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Global Energy Perspective 2023: Oil outlook


Oil demand growth has started to show signs of slowing, and demand is expected to begin to decline by 2030 across all scenarios.

The Global Energy Perspective 2023 models the outlook for demand and supply of energy commodities across a 1.5°C pathway, aligned with the Paris Agreement, and four bottom-up energy transition scenarios. These energy transition scenarios examine outcomes ranging from warming of 1.6°C to 2.9°C by 2100 (scenario descriptions outlined below in sidebar “About the Global Energy Perspective 2023”). These wide-ranging scenarios sketch a range of outcomes based on varying underlying assumptions—for example, about the pace of technological progress and the level of policy enforcement. The scenarios are shaped by more than 400 drivers across sectors, technologies, policies, costs, and fuels, and serve as a fact base to inform decision-makers on the challenges to be overcome to enable the energy transition.

Growing global momentum could accelerate the energy transition, as demonstrated by the UAE Consensus, released in December 2023, that calls on Parties to make a just and orderly transition away from fossil fuels. Nevertheless, analysis from multiple sources, including the IEA, IPCC, and McKinsey, suggests that conventional fossil fuels are likely to remain a part of the energy mix to 2050, even in a 1.5° pathway, and may act as a bridge for an orderly transition. Therefore, decarbonizing the fossil fuel system and substantially reducing emissions, including methane, is a key area of focus. Within that evolving context, this article examines the potential road ahead for oil according to our sector-based adoption models. To view the natural gas outlook, please visit Global Energy Perspective 2023: Natural gas outlook.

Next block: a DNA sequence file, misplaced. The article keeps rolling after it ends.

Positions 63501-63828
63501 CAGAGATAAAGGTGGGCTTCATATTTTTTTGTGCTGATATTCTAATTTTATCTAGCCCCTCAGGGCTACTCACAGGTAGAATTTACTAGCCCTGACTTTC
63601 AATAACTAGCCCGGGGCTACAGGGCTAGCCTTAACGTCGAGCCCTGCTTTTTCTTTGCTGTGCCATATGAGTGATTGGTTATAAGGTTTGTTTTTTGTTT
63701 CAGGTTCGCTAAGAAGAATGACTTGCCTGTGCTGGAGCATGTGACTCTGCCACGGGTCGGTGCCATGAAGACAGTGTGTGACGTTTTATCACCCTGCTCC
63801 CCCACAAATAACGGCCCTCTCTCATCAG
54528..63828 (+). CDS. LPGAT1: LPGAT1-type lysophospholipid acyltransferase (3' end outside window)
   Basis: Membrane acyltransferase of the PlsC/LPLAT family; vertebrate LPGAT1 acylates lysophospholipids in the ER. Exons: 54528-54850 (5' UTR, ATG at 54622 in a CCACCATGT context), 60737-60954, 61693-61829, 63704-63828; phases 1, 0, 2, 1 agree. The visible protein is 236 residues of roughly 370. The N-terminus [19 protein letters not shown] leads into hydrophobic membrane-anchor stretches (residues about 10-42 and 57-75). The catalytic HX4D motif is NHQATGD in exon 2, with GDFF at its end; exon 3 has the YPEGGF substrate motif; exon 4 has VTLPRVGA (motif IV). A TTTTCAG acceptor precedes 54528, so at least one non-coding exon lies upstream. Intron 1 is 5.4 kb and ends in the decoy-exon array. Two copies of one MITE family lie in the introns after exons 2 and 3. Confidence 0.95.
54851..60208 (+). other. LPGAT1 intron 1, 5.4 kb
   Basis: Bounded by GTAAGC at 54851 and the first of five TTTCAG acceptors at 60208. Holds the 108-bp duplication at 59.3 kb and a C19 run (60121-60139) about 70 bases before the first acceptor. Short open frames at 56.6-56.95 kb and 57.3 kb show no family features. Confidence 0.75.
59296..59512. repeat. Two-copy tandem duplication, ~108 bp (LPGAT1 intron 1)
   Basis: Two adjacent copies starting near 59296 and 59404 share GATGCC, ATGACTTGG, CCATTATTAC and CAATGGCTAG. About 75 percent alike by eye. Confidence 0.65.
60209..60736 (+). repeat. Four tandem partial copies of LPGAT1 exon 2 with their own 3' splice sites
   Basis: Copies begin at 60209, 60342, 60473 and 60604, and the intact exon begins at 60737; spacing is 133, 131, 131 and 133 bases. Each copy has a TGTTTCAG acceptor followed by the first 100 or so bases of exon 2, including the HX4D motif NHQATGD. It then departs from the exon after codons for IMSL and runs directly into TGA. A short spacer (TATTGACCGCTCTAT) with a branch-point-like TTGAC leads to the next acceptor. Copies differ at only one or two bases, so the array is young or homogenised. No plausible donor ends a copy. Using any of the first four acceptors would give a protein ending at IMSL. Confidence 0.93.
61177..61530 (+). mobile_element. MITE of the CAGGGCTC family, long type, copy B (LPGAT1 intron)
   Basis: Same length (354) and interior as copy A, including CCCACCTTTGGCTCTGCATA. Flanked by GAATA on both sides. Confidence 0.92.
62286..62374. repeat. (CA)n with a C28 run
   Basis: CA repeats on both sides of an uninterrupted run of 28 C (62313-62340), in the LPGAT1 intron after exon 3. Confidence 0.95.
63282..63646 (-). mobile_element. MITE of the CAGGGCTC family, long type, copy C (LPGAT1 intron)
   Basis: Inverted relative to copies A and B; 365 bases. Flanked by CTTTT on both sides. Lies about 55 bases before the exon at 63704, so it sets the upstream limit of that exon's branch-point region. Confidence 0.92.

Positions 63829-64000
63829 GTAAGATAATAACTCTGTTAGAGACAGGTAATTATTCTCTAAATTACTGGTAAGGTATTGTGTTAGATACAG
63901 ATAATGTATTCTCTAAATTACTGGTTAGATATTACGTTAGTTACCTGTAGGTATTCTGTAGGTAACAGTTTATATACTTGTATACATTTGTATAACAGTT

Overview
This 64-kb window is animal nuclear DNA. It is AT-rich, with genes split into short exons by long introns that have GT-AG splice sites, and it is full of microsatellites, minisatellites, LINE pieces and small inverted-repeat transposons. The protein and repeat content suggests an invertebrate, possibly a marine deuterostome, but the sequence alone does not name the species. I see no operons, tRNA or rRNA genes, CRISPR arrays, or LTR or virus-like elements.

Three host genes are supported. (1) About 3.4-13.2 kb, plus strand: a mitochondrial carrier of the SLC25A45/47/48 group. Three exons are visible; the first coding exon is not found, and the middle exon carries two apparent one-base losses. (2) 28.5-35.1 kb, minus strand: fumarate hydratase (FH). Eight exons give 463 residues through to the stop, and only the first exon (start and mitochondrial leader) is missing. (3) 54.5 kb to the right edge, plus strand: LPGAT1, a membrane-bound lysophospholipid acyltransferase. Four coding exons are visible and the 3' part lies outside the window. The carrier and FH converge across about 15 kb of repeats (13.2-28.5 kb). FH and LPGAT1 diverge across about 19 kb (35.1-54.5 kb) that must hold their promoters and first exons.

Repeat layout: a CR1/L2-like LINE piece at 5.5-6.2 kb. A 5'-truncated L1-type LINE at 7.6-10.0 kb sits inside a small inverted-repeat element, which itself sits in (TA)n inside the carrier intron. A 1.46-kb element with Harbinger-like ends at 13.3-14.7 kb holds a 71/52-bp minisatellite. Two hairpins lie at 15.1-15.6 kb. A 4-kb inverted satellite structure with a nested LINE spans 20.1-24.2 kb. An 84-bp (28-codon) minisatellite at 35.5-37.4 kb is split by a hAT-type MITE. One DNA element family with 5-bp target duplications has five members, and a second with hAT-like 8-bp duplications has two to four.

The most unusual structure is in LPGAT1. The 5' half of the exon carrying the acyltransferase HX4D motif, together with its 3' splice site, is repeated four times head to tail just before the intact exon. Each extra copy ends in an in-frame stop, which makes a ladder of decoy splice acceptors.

The energy transition is expected to change the trajectory of global oil demand. According to our analysis, demand could fall by up to 50 percent by 2050, depending on the scenario modelled. However, even under the most accelerated scenario, the analysis shows that investment in a broad energy mix, including oil and gas, would continue for a period in order to shore-up security of supply and meet demand across the range of scenarios, particularly in end-use sectors such as chemicals, aviation, and heavy trucking. As a result, our bottom-up energy transition scenarios consistently see a certain amount of new field development continuing in order to meet overall energy demand, offset rapid production declines, and to meet transition energy shortfalls. Furthermore, our scenarios see investment in the oil and gas sector, both for fuel and non-fuel purposes, remaining robust through 2030 as the world navigates an orderly and affordable transition.

Growing energy efficiency and EV uptake could advance the timeline for oil demand decline



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